Capitals' Holtby solved struggles by getting more comfortable letting in goals; Kempny out for season

Braden Holtby 's journey back to the starter's net, to being considered one of the best goaltenders in the NHL , ironically started with accepting that he was going to get scored on more. This time last year, Holtby was just piecing together how his season had gone so wrong, struggling so much that the former Vezina Trophy winner had been unseated as the Washington Capitals ' top netminder going into the playoffs.

The roster upheaval going into the 2017-18 campaign meant that Holtby had watched good friends depart — something he admitted affected him on the ice — and also that the team had parted with "a couple key defensive players," Holtby said. The Capitals steadily adapted to that with a style that created more offensively but led to more scoring chances the other way, too.


"We had to find a little bit of a different identity to get the best in ourselves," Holtby said. "So sometimes that is opening it up and letting our skill have a little bit more freedom because maybe that was going to have to be our main strength. That just took a little bit of an adjustment for me, that three goals might be what it takes now instead of two-against."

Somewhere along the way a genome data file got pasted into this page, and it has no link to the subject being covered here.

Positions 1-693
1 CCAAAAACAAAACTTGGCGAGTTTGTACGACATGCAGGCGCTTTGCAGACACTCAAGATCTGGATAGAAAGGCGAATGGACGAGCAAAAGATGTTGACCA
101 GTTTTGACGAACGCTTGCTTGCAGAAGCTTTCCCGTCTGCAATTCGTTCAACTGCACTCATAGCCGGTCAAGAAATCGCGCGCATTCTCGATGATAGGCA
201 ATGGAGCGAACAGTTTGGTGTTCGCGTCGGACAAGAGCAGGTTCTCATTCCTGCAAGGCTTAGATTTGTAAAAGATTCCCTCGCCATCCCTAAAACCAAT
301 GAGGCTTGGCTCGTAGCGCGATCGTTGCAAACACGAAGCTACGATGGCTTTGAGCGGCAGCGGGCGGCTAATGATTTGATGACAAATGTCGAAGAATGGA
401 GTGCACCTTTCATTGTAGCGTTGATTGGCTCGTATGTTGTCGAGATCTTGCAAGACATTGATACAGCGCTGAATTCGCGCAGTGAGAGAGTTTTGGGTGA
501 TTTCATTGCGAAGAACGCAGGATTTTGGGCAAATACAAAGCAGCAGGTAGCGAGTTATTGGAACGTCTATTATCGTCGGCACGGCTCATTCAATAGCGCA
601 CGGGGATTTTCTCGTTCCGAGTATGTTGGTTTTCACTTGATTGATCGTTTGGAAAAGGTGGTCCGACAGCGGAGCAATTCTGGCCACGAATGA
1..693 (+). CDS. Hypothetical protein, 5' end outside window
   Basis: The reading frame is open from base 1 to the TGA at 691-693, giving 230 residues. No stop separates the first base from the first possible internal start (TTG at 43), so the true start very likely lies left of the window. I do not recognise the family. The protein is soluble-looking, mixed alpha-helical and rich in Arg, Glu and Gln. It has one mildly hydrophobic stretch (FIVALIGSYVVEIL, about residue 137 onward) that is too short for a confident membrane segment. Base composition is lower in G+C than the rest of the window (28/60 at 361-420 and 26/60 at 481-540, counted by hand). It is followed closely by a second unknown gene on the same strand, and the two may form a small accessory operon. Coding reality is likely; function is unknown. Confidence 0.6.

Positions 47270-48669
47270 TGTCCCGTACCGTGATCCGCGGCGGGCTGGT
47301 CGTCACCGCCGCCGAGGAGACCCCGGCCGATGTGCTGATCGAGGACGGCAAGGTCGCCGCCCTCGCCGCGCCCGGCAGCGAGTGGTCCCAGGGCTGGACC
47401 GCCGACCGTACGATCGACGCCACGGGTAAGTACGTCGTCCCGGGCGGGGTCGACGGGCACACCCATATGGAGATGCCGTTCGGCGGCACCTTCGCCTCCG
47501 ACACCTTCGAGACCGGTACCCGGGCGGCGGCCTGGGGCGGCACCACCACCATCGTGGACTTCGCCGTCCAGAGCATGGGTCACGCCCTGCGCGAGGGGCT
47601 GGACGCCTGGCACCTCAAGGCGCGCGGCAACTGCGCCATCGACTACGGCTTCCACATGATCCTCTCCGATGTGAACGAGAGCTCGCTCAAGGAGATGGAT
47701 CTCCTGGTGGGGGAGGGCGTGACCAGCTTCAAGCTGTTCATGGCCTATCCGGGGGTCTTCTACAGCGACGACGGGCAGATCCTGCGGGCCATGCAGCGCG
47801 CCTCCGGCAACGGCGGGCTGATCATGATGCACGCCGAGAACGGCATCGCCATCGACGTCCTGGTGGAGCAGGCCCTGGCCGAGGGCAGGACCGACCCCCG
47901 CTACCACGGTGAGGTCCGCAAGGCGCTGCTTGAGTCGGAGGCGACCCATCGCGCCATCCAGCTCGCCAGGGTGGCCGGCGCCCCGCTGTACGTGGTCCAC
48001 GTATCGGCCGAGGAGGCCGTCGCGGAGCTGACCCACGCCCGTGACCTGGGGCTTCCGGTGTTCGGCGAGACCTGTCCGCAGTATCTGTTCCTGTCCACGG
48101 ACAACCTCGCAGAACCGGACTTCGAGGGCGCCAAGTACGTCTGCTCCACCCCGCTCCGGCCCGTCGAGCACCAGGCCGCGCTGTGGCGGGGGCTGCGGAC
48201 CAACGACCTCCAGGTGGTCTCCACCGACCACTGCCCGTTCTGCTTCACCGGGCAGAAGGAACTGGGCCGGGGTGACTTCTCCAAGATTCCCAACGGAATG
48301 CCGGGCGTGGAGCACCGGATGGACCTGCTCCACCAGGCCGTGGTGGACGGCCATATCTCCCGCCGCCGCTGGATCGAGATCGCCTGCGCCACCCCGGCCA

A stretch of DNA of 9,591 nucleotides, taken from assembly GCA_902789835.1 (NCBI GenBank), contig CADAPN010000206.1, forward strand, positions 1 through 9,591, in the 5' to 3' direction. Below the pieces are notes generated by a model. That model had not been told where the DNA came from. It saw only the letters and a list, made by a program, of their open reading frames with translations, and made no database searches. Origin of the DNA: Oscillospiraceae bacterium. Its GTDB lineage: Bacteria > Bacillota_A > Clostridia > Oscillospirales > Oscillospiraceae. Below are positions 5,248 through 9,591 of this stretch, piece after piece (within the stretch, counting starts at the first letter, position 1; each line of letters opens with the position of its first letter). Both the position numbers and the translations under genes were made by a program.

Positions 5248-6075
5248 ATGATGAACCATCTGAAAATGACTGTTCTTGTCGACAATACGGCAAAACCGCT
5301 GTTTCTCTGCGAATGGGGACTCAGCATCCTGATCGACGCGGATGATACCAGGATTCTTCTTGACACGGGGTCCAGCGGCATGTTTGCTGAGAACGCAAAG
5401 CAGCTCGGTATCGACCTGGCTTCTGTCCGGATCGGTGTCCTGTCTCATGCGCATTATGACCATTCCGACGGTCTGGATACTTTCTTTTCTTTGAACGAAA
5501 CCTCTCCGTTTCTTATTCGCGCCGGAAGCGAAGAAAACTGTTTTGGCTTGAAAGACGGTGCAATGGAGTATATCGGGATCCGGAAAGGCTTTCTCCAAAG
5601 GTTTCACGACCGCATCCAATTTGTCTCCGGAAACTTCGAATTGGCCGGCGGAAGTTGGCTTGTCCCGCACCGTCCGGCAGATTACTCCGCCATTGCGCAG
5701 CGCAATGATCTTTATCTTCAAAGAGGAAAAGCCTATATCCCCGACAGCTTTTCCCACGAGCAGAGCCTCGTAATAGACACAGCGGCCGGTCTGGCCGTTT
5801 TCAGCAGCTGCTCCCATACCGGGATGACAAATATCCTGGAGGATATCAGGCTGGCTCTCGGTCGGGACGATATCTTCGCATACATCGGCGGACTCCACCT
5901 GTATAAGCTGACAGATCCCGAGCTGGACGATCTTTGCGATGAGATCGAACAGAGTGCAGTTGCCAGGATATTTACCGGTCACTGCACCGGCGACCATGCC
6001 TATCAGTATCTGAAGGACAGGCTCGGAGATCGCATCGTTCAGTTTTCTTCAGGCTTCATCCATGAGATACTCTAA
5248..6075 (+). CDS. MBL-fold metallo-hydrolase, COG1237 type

It all eventually brought out the best in Holtby, though the playoffs have always had a knack for that. Taking back the starting job in Game 3 of the Capitals' first-round series against the Columbus Blue Jackets , Holtby backstopped Washington to a franchise-first Stanley Cup with a .922 save percentage and a 2.16 goals-against average. A goaltender who creates confidence for his team with his calm demeanor in net, Holtby has never seemed more zen, more self-assured than after last season's trials. Just as the Capitals have started to ramp up their play for another run at a championship, so has Holtby with a .916 save percentage and a 2.31 goals-against average since the start of March. His career .929 save percentage in the playoffs is the third-best all-time.


"I think I've always taken the approach to play every game as if it's the same, so I think that translates into the playoffs, where I think a lot of people think there's another level they can get to in the playoffs," Holtby said. "But that's just a fictional thing. You're trying to do the best every game, trying to build up for the whole season, so it comes naturally in the playoffs instead of thinking you're going to turn it on at a certain point.